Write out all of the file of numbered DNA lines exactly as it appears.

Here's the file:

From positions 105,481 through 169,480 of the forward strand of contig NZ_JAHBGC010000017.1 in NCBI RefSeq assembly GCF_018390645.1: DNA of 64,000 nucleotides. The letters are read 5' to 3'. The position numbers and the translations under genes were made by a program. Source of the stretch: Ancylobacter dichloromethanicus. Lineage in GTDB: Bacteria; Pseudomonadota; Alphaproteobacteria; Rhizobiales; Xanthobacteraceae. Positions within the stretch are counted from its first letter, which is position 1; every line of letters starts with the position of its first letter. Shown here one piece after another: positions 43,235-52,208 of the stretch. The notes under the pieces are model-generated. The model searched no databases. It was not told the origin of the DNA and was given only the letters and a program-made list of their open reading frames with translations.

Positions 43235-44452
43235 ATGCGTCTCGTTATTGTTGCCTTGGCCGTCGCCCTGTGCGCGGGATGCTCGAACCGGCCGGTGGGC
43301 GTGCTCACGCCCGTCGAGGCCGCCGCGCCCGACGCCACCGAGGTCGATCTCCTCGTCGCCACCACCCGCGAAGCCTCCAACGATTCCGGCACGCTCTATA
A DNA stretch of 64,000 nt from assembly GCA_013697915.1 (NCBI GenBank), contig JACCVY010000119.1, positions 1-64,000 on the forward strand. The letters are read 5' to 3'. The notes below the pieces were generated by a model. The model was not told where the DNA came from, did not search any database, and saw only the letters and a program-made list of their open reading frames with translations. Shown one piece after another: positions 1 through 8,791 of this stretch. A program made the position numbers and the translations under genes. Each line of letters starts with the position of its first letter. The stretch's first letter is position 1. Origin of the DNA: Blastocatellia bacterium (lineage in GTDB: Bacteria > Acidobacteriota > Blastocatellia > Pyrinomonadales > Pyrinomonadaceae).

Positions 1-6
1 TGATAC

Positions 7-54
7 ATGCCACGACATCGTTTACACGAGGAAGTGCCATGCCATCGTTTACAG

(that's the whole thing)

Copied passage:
From positions 105,481 through 169,480 of the forward strand of contig NZ_JAHBGC010000017.1 in NCBI RefSeq assembly GCF_018390645.1: DNA of 64,000 nucleotides. The letters are read 5' to 3'. The position numbers and the translations under genes were made by a program. Source of the stretch: Ancylobacter dichloromethanicus. Lineage in GTDB: Bacteria; Pseudomonadota; Alphaproteobacteria; Rhizobiales; Xanthobacteraceae. Positions within the stretch are counted from its first letter, which is position 1; every line of letters starts with the position of its first letter. Shown here one piece after another: positions 43,235-52,208 of the stretch. The notes under the pieces are model-generated. The model searched no databases. It was not told the origin of the DNA and was given only the letters and a program-made list of their open reading frames with translations.

Positions 43235-44452
43235 ATGCGTCTCGTTATTGTTGCCTTGGCCGTCGCCCTGTGCGCGGGATGCTCGAACCGGCCGGTGGGC
43301 GTGCTCACGCCCGTCGAGGCCGCCGCGCCCGACGCCACCGAGGTCGATCTCCTCGTCGCCACCACCCGCGAAGCCTCCAACGATTCCGGCACGCTCTATA
A DNA stretch of 64,000 nt from assembly GCA_013697915.1 (NCBI GenBank), contig JACCVY010000119.1, positions 1-64,000 on the forward strand. The letters are read 5' to 3'. The notes below the pieces were generated by a model. The model was not told where the DNA came from, did not search any database, and saw only the letters and a program-made list of their open reading frames with translations. Shown one piece after another: positions 1 through 8,791 of this stretch. A program made the position numbers and the translations under genes. Each line of letters starts with the position of its first letter. The stretch's first letter is position 1. Origin of the DNA: Blastocatellia bacterium (lineage in GTDB: Bacteria > Acidobacteriota > Blastocatellia > Pyrinomonadales > Pyrinomonadaceae).

Positions 1-6
1 TGATAC

Positions 7-54
7 ATGCCACGACATCGTTTACACGAGGAAGTGCCATGCCATCGTTTACAG